Soft Batch Melting Snowman Buttercream Sugar Cookies – Add some sweet and tasty fun to your table this winter with these adorable and delicious little snowmen cookies!
My wish for this winter is that we get lots of snow. With all of the social distancing restrictions, I’m not looking forward to cold, dark winter days with my kids cooped up inside. What do you do for 3 months with a nine- and four-year-old when socializing is ill-advised, it’s 30ºF outside, and you live in a small townhouse??
Overall, my family has coped well with the COVID restrictions up to this point. We played outside all spring, summer, and fall, but the winter is going to be another story entirely. Unless, of course, we have piles of fluffy, white snow for sledding, making snow angels, throwing snowballs, and making snowmen. That would make winter infinitely better!
I live in the Philadelphia area and winter time snow is hit or miss. Some winters we only get a couple of inches for the entire season, other winters we get dumped on multiple times, sometimes as much as a foot or more of snow at a time.
Luckily for me, my wish for lots of snow just might come true this winter! As I’m typing this, the first flakes of a snowstorm are beginning to fall outside. The weather report is calling for six-to-ten inches, and the kids and I are ecstatic. It’s not just the promise of playing in snow, it’s also that it’s Christmas time snow!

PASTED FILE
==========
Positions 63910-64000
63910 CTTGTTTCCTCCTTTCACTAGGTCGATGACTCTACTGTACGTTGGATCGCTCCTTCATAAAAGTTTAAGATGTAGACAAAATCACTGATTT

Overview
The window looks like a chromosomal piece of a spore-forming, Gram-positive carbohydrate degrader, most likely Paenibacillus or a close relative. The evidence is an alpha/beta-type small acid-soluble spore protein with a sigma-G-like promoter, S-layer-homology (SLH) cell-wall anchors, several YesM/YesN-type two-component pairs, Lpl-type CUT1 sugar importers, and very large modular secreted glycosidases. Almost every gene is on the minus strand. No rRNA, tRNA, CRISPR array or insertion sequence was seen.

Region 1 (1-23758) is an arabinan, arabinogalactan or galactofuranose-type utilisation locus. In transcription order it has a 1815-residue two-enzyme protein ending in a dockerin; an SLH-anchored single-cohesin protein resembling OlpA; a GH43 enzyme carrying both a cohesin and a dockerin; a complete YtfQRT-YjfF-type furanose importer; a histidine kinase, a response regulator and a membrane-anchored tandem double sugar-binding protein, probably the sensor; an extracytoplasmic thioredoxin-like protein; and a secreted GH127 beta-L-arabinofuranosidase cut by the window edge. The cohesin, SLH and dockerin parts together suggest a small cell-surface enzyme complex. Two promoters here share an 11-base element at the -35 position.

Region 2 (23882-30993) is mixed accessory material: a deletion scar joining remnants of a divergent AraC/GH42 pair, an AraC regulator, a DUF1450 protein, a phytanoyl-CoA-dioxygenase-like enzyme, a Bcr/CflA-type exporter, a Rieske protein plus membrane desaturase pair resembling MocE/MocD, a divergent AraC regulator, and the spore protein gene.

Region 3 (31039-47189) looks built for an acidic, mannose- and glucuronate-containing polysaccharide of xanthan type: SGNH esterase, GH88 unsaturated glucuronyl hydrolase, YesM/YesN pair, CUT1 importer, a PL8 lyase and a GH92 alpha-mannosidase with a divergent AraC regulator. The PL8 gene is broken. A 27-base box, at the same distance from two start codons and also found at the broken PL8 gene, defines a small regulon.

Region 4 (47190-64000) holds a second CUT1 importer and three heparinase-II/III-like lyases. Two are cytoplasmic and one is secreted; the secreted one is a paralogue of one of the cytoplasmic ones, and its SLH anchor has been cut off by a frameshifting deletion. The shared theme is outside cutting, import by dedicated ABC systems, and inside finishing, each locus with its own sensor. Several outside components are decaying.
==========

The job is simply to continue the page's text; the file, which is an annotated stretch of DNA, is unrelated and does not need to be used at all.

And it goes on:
When I planned to make these Soft Batch Melting Snowman Buttercream Sugar Cookies, I had no idea that it was going to snow. I had the idea of making festive holiday cookies more in mind. It turns out, however, that these cookies are perfect for Christmas and for snowy days as well.
The secret to this style of cookie is the use of more refined ingredients like cake flour and confectioner’s sugar instead of regular flour and granulated sugar. The addition of corn starch and cream of tartar also gives them a unique soft batch texture.
One challenge in making snowman cookies was creating a recipe that makes the cookies and frosting look as snowy white as possible. What gives these cookies their white appearance is the use of egg whites and clear vanilla flavoring. I probably could have made them even whiter by using shortening instead of butter, but the taste of butter won out (obviously).
The batter is softer than traditional sugar cookie dough. That said, in order to more easily shape the cookies I recommend using a piping bag to shape them on your baking sheet. Then, just smooth them over with a spoon (see the image above, left).
I also used a piping bag to frost the cookies, so as to get a melting snowman appearance. For the head, butter cream frosting was pillowed over a mini marshmallow. The details were added with decorating sugar, writing gel, and one orange-colored sunflower seed candy for the nose.
I experimented with a number of candy decorations from colored buttons to hats and scarves, but landed on this simple design because it was the most delicious.